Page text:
PhotoMacy’s, once famous for its mink coats, has become the nation’s largest retailer to announce it will stop selling fur.

The company said it will end fur sales at all of its Macy’s and Bloomingdale’s stores at the end of fiscal year 2020. At the same time, the company said it will be closing its fur vaults and salons. Macy’s chairman and CEO Jeff Gennette says the decision is based, in part, on dramatic shifts in consumer preferences.

“Over the past two years, we have been closely following consumer and brand trends, listening to our customers and researching alternatives to fur,” Gennette said. “We’ve listened to our colleagues, including direct feedback from our Go Green Employee Resource Group, and we have met regularly on this topic with the Humane Society of the United States and other NGOs.”

Praise from animal rights group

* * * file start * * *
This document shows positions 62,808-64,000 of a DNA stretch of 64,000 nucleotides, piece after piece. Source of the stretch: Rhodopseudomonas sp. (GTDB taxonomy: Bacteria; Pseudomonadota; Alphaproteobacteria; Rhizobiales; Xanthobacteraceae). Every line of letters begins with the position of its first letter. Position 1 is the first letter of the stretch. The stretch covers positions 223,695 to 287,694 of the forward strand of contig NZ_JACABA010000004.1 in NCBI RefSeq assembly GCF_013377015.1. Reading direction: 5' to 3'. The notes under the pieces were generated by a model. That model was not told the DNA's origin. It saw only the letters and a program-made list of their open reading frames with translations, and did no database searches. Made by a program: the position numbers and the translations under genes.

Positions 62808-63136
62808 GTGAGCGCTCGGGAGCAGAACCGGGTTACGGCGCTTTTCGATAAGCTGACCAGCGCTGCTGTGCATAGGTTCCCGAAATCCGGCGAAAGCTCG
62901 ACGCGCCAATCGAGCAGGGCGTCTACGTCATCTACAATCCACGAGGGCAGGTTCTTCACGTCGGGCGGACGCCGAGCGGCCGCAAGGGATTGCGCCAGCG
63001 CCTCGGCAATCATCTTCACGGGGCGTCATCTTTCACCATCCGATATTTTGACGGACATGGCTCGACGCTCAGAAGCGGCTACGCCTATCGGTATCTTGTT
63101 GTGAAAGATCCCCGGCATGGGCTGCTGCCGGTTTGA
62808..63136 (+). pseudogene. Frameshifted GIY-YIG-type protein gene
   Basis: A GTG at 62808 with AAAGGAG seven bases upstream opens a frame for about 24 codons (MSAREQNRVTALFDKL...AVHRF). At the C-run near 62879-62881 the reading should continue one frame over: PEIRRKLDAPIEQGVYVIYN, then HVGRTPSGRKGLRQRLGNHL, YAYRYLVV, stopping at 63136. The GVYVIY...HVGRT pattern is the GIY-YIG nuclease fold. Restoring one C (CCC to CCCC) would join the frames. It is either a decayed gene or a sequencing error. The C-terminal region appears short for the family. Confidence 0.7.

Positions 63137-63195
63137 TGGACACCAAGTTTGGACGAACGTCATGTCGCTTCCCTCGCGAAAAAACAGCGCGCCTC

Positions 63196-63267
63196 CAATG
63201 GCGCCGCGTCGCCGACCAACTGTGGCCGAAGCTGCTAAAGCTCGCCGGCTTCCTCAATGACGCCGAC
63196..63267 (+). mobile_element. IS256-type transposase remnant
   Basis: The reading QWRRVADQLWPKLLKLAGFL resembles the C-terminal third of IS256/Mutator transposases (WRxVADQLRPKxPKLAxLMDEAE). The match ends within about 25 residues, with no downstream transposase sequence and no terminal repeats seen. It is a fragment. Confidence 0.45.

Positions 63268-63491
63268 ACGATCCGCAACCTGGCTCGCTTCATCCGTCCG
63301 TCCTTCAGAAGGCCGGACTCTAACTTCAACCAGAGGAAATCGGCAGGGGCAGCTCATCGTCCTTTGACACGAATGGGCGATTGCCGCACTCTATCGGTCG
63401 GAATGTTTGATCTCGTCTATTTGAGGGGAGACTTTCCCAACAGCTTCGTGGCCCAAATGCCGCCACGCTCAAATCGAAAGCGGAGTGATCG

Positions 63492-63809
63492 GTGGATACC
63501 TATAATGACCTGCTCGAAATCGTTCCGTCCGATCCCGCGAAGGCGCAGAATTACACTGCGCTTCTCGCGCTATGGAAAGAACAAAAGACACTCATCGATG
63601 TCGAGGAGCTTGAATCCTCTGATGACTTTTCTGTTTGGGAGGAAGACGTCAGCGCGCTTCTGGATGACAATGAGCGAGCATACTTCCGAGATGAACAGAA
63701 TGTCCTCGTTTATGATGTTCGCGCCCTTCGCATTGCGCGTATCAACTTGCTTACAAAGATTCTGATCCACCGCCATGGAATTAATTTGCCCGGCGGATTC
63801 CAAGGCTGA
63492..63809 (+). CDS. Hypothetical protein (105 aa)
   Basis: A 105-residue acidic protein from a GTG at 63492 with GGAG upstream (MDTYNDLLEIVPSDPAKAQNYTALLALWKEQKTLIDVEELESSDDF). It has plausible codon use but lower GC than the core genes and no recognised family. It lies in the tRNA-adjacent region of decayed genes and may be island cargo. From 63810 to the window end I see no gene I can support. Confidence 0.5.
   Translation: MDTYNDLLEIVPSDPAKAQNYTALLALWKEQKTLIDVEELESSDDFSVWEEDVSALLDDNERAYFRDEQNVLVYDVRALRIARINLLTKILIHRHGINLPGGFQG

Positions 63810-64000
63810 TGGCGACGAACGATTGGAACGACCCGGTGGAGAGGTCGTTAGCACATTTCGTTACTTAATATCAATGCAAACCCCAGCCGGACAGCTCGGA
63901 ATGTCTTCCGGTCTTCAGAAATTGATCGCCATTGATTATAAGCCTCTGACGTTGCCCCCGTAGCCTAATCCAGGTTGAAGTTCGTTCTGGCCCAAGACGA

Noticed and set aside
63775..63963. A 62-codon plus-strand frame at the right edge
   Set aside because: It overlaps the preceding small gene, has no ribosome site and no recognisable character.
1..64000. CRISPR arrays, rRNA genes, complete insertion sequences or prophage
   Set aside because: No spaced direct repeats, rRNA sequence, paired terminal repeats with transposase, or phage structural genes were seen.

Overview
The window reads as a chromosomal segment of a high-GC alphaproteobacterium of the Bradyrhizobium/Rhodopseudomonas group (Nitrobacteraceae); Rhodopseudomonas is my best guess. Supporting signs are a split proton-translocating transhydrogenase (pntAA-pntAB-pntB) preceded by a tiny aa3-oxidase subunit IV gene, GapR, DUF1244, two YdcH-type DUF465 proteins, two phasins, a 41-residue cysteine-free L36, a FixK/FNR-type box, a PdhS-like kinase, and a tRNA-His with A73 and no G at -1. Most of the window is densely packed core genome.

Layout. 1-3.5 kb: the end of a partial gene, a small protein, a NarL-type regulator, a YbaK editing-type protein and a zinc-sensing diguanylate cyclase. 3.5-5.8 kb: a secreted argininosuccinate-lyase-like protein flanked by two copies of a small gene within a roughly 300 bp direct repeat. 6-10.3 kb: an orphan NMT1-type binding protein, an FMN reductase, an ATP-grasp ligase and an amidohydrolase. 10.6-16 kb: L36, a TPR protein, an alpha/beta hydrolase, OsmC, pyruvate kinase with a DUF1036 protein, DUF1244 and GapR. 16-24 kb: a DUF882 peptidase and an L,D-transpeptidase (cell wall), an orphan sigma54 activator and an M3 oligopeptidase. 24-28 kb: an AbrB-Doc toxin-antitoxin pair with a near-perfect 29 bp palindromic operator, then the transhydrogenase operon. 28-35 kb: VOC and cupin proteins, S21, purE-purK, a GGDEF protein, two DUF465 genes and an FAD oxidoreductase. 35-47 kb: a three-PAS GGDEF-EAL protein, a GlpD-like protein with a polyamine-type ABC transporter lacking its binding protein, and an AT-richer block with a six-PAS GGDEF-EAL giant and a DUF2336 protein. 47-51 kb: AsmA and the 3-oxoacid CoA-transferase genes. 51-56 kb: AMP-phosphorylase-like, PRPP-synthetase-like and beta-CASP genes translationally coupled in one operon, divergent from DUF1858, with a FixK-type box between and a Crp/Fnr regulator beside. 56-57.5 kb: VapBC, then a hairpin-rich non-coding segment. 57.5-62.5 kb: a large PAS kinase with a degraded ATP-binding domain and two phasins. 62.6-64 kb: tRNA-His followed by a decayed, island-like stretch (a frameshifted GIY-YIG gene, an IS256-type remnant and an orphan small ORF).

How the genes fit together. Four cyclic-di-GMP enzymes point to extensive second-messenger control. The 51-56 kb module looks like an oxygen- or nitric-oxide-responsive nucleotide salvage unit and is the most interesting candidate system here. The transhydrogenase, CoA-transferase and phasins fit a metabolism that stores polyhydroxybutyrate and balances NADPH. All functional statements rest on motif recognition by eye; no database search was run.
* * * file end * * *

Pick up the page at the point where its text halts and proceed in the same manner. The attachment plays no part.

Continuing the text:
The move won immediate praise from the Humane Society. The group’s CEO Kitty Block said it was a principled decision.

“This announcement is consistent with the views of countless consumers in the marketplace, and other retailers should follow,” Block said. “With so many designers, major cities and now a state taking a stand against the sale of fur, we’re that much closer to ending this unnecessary and inhumane practice.”

In fact, Macy’s has been inching closer to this position over the years. The company says its private brands are already fur-free, so extending the policy was a natural next step. 

‘Fashionable faux fur’

A number of other brands, including Prada, Ralph Lauren, Gucci, and Burberry have already stopped selling real fur. Retailers JC Penney and Sears previously removed fur products from their shelves.

“We are proud to partner with the Humane Society of the United States in our commitment to ending the sale of fur,” Gennette said. “We remain committed to providing great fashion and value to our customers, and we will continue to offer high-quality and fashionable faux fur alternatives.”

Man has been wearing animal pelts for thousands of years as a way to fight off winter’s frigid temperatures. In more recent times, however, fur has been associated with high fashion and affluence. 

Groups like the Humane Society have campaigned against the use of fashion fur for decades, saying there are plenty of other materials to keep people warm in the winter.

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